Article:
What To Know Before Trading In Your Car
There’s nothing better than that new car feeling. But before you drive your new ride off the lot, you often have to decide what to do with the car in your driveway.
When it comes to getting rid of a used car, you have two options: selling it yourself or trading it in. (If money isn’t an issue, cars also make great charitable donations.)
There are pros and cons to each approach. A private party sale can net you a higher profit, but it also takes a lot more work. Meanwhile, trading in your car to the dealer is fast and easy – but it will probably net you less cash in the process.
Looking to get the best bang for your buck? Here are a few ways to maximize your car’s trade-in value.
HOW TO GET THE BEST TRADE-IN VALUE FOR YOUR CAR
- Know the value of your car. When it comes to car buying, knowledge is power. So before you head to the dealership, research the value of your current car using a tool like Kelley Blue Book. Knowing your trade-in value will let you know if the dealer’s offer is fair.
- Shop around. Every dealership prices trade-ins differently. Experts recommend getting at least three estimates from competing dealers. This can help ensure you get top dollar for your old car.
- Debts make a difference. You can still trade in a car you owe money on, but it’s important to know that debt still comes out of your pocket. This means you’ll ultimately get less cash from your trade. Owe more than your car’s worth? Expect that negative equity to get rolled into your next car loan.
- Prepare for the sale. A deep clean and a record of repairs can make your car more marketable, and possibly fetch you a higher trade-in price. So keep that extra paperwork for some added bargaining power.
- You’ll need to negotiate. Just because a dealer makes a trade-in offer doesn’t mean you have to accept it. Following the above tips, like getting multiple offers and knowing your car’s trade-in value, can be powerful negotiating tools. (Want more advice? Read these 8 negotiating secrets from a former used car salesman.)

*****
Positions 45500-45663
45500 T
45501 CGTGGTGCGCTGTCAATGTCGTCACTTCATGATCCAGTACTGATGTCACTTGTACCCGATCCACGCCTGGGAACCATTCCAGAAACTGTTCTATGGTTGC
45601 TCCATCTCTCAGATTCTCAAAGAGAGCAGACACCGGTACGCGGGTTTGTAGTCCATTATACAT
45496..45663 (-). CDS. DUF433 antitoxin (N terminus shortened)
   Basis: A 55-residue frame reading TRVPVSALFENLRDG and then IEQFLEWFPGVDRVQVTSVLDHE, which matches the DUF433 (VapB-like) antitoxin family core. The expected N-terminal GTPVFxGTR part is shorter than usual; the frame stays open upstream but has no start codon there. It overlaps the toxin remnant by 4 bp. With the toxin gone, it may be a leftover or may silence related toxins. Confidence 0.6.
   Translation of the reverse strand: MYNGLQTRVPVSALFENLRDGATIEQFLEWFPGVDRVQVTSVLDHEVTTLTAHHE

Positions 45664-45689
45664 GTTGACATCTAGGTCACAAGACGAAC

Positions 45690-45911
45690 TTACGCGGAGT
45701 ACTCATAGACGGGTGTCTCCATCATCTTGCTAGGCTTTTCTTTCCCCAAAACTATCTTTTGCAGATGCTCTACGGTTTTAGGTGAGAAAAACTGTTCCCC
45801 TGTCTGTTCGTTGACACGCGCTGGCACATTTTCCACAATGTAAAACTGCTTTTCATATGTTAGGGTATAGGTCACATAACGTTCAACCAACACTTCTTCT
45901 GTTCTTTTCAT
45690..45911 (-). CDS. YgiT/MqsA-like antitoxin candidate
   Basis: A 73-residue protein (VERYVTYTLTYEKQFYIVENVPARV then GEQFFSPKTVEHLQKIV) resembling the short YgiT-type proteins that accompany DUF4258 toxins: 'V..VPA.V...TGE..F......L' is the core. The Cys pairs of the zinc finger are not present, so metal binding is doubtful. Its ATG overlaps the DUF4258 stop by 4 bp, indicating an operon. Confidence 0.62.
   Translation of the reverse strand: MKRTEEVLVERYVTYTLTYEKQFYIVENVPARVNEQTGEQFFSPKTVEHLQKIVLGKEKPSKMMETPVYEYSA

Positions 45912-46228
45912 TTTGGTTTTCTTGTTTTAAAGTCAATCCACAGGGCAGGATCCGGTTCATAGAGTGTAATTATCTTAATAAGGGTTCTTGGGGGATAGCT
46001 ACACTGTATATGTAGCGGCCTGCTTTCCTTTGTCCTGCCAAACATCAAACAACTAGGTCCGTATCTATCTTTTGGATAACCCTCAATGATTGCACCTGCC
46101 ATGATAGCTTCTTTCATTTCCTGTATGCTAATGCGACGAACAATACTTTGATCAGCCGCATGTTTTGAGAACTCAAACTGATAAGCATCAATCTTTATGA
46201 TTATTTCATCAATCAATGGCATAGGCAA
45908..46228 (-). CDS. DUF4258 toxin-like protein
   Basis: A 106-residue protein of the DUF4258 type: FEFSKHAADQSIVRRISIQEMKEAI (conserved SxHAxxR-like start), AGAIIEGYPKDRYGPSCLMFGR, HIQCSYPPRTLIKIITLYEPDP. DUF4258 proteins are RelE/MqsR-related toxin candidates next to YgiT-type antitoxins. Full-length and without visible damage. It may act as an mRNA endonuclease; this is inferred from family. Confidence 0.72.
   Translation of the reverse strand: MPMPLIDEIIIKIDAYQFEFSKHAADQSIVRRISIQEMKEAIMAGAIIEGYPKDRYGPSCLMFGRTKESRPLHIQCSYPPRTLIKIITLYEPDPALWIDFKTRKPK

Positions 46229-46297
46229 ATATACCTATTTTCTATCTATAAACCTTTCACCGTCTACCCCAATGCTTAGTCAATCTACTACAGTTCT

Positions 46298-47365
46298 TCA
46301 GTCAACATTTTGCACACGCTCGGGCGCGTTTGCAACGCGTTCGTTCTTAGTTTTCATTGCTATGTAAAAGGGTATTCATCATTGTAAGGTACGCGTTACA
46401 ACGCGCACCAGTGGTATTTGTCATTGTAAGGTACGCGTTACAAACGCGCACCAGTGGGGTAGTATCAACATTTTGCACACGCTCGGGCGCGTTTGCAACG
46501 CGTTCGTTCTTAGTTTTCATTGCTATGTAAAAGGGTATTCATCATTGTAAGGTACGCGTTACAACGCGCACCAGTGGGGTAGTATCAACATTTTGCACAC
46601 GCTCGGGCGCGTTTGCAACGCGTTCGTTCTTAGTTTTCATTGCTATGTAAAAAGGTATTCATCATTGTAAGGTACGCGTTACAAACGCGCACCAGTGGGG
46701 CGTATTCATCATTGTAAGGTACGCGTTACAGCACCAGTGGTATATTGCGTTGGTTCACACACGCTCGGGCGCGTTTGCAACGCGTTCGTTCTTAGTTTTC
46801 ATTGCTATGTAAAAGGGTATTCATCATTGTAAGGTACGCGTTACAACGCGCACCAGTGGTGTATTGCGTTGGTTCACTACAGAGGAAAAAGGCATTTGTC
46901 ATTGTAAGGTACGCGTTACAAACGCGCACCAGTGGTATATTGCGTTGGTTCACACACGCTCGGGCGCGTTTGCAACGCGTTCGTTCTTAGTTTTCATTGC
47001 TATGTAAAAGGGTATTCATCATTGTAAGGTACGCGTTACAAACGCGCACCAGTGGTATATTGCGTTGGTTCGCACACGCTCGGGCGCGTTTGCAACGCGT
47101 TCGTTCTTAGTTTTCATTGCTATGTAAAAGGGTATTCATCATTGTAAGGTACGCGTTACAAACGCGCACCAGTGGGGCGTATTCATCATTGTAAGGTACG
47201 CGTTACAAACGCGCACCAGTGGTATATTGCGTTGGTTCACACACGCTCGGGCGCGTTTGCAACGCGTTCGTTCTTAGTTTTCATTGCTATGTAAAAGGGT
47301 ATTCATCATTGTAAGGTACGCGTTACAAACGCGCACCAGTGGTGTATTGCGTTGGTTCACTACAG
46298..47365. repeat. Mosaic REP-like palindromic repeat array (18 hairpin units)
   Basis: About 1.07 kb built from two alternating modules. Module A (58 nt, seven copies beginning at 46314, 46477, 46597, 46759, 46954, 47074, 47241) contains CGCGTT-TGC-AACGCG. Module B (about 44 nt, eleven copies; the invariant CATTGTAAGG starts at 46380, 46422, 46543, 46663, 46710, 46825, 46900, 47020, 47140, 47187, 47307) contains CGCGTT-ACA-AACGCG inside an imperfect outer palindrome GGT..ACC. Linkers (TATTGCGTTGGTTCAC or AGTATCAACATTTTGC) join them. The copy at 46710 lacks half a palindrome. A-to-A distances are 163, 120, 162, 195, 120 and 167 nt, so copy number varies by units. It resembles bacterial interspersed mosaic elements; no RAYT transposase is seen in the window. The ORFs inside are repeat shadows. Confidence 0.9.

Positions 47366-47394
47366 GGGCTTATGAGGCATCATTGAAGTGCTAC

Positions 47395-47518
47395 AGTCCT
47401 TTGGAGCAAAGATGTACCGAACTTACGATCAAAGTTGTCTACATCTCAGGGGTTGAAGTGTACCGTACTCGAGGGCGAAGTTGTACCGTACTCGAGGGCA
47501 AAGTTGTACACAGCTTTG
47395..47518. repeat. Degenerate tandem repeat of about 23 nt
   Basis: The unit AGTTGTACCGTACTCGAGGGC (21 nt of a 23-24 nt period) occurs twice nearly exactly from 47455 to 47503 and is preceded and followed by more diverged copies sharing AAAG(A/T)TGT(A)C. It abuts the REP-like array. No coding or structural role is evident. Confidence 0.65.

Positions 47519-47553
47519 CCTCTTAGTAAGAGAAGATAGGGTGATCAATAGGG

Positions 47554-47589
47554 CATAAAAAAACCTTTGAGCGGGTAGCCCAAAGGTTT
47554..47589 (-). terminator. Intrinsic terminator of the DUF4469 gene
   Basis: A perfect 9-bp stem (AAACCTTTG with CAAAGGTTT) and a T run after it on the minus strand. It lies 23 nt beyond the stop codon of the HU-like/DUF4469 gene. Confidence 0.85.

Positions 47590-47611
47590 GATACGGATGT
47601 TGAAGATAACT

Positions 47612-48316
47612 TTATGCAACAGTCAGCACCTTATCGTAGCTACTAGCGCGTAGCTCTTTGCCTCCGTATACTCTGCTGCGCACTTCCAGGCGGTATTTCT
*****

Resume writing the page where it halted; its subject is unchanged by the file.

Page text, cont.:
Following these tips can help increase the value of your trade-in, getting you into a new car for less cash. But once you get the keys to your dream car, you’ll need to make sure it’s protected.
AUTO INSURANCE WHEN BUYING A NEW CAR
When you’re driving that new car off the lot, you might wonder: Do I have auto insurance?
Good news: If you’re an ERIE customer, the short answer is usually “yes.” Read this related blog post on how insurance can (and can’t) roll over when you buy a new car.
Remember that a brand-new car depreciates the moment you drive it off the lot. So if your car gets totaled, you could be in a tough spot if the actual cash value of your car is less than what you still owe on your car loan.
Protect your investment with the New Auto Security Coverage Endorsement.* Your agent can add it to your ERIE auto policy for a few extra dollars per month. Buying a used car? The endorsement also offers “better vehicle replacement” – so if yours gets totaled, we’ll cover the cost to replace it with a same or similar make of vehicle up to two model years newer with up to 30,000 fewer miles. (Nice!)
Learn more about auto insurance from ERIE or talk to your local agent for a personalized quote.
*Vehicle is considered new when less than two years old. Eligible vehicles must carry both comprehensive and collision coverage and replacement value must be based on a comparable model. The endorsement is sold on a per-vehicle basis, not per policy, and contains the specific details of the coverages, terms, conditions, and exclusions. Please note that New Vehicle Replacement and Better Vehicle Replacement do not apply to leased vehicles; only the Auto Lease/Loan Security Protection applies to leased vehicles. Coverage is not available in all states. Insurance products are subject to terms, conditions, and exclusions not described here. Ask your ERIE agent for details.